Crumbling concrete: The tip of a 440-year iceberg

Schools await clarity about the RAAC crisis. Not to mention a proper long-term investment plan for the school estate. But based on current progress, we will be waiting a long time says Paul Whiteman
Image: Adobe Stock

It was a start of term like no other for scores of school leaders when suddenly children’s return to school was thrown into turmoil by the crumbly concrete crisis.

By September 14, the last date for which figures are available, 174 schools (DfE, 2023) had been left with no option but to prevent access to areas affected by RAAC (reinforced autoclaved aerated concrete).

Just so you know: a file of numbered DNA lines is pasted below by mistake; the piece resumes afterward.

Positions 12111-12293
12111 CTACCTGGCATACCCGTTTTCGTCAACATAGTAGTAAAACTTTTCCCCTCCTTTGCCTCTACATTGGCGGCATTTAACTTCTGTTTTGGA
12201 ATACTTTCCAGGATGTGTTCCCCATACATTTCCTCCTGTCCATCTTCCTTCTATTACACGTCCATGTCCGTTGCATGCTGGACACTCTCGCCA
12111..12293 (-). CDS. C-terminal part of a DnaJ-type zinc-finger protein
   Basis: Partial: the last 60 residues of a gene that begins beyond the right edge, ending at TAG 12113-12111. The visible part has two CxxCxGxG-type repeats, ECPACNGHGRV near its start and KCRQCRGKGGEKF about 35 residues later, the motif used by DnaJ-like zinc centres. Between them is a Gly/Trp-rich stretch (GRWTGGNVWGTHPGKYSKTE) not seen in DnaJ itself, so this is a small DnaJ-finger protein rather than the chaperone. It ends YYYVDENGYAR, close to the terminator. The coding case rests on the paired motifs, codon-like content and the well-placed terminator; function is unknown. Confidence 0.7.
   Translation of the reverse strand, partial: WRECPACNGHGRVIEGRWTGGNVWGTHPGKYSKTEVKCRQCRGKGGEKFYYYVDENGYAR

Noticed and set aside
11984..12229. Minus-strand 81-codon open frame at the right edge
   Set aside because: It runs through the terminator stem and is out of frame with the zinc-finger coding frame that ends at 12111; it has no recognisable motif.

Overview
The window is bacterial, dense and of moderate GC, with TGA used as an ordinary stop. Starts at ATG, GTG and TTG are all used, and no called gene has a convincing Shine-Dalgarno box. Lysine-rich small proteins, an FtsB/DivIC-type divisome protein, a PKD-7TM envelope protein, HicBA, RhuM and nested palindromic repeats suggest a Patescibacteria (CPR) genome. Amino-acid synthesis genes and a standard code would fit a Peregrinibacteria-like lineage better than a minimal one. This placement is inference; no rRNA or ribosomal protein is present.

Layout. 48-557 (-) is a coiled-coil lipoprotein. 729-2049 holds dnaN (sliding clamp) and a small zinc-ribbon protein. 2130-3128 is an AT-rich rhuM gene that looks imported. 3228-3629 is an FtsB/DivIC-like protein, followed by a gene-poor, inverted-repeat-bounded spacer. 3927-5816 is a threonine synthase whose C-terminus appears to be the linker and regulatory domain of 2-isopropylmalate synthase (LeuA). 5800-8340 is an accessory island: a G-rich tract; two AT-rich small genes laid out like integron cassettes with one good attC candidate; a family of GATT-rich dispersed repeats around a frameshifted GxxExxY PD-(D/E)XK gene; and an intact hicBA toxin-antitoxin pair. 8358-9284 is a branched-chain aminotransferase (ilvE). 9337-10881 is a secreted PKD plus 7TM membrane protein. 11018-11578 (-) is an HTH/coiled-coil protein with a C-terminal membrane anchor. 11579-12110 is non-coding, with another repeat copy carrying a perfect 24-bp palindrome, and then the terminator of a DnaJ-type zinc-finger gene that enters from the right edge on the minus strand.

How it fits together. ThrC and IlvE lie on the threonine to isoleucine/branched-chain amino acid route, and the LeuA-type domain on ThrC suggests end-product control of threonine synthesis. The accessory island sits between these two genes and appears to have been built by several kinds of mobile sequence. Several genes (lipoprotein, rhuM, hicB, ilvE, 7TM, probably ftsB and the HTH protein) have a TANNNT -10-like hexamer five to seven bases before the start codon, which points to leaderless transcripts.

The number is likely to grow with every week that passes. Years of neglect and underfunding have brought some parts of the school estate to, literally, the point of collapse without warning.

The experience of the pandemic means schools are no strangers to dealing with the unexpected and to working above and beyond to minimise the impact upon pupils.

Register now, read forever

Thank you for visiting Headteacher Update and reading some of our content for professionals in primary education. Register now for free to get unlimited access to all content.

What's included:

  • Unlimited access to news, best practice articles and podcasts

  • New content and e-bulletins delivered straight to your inbox every Monday


Already have an account? Sign in here